ARTICLE ABSTRACTDuring our efforts to develop tumor-infiltrating lymphocyte (TIL) therapy to counter the devastating recurrence rate in patients with primary resectable pancreatic ductal adenocarcinoma (PDA), we found that PDA TILs can readily be expanded in vitro and that the majority of resulting TIL cultures show reactivity against the autologous tumor. However, the fraction of tumor-reactive T cells is low. We investigated to which extent this was related to the in vitro expansion.
We compared the clonal composition of TIL preparations before and after in vitro expansion using T-cell receptor (TCR) deep sequencing. Our findings for PDA were benchmarked to experiments with melanoma TILs.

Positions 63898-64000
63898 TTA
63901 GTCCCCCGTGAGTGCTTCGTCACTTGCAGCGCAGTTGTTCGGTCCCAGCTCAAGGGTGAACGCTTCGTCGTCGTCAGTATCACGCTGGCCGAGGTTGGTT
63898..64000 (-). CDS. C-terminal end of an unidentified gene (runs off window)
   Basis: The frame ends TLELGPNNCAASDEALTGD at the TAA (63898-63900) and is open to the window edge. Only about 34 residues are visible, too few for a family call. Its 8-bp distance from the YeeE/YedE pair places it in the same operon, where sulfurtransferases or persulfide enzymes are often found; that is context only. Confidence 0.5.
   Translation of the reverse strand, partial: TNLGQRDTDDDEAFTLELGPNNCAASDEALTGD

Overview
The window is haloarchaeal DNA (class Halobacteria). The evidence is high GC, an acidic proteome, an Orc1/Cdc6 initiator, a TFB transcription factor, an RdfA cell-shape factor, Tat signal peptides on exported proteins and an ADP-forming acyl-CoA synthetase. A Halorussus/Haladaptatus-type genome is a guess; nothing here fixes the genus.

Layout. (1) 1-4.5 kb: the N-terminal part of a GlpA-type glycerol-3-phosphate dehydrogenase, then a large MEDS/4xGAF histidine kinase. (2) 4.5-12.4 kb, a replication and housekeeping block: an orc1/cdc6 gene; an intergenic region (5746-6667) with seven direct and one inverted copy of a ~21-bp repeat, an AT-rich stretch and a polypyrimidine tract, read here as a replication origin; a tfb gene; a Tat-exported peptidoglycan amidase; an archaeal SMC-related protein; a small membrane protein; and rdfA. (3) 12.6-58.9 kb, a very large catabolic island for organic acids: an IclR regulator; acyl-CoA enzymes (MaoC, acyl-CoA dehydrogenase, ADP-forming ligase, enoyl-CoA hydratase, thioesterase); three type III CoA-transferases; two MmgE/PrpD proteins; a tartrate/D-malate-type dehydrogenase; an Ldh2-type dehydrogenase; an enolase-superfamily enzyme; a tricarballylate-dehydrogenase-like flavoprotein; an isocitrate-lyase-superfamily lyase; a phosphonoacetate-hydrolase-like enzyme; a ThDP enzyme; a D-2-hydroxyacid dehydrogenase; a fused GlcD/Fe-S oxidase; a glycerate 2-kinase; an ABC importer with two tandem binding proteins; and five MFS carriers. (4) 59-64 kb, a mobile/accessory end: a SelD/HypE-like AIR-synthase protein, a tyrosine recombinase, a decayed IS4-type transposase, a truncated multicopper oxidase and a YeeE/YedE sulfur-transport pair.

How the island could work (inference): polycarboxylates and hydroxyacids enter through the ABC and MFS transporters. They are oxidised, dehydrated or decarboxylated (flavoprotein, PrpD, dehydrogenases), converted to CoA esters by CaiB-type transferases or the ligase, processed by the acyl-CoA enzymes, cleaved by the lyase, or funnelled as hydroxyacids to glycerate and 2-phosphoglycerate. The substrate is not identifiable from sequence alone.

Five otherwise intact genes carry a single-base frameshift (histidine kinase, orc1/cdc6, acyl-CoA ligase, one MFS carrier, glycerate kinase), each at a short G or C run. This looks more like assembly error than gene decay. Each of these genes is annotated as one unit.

We found that the TIL TCR repertoire changes dramatically during in vitro expansion, leading to loss of tumor- dominant T-cell clones and overgrowth by newly emerging T-cell clones that are barely detectable in the tumor. These changes are primarily driven by differences in the intrinsic in vitro expansion capacity of T-cell clones. Single-cell experiments showed an association between poor proliferative capacity and expression of markers related to antigen experience and dysfunction. Furthermore, we found that spatial heterogeneity of the TIL repertoire resulted in TCR repertoires that are greatly divergent between TIL cultures derived from distant tumor samples of the same patient.
Culture-induced changes in clonal composition are likely to affect tumor reactivity of TIL preparations. TCR deep sequencing provides important insights into the factors that govern the outcome of in vitro TIL expansion and thereby a path toward optimization of the production of TIL preparations with high therapeutic efficacy.See related commentary by Lozano-Rabella and Gros, p. 4177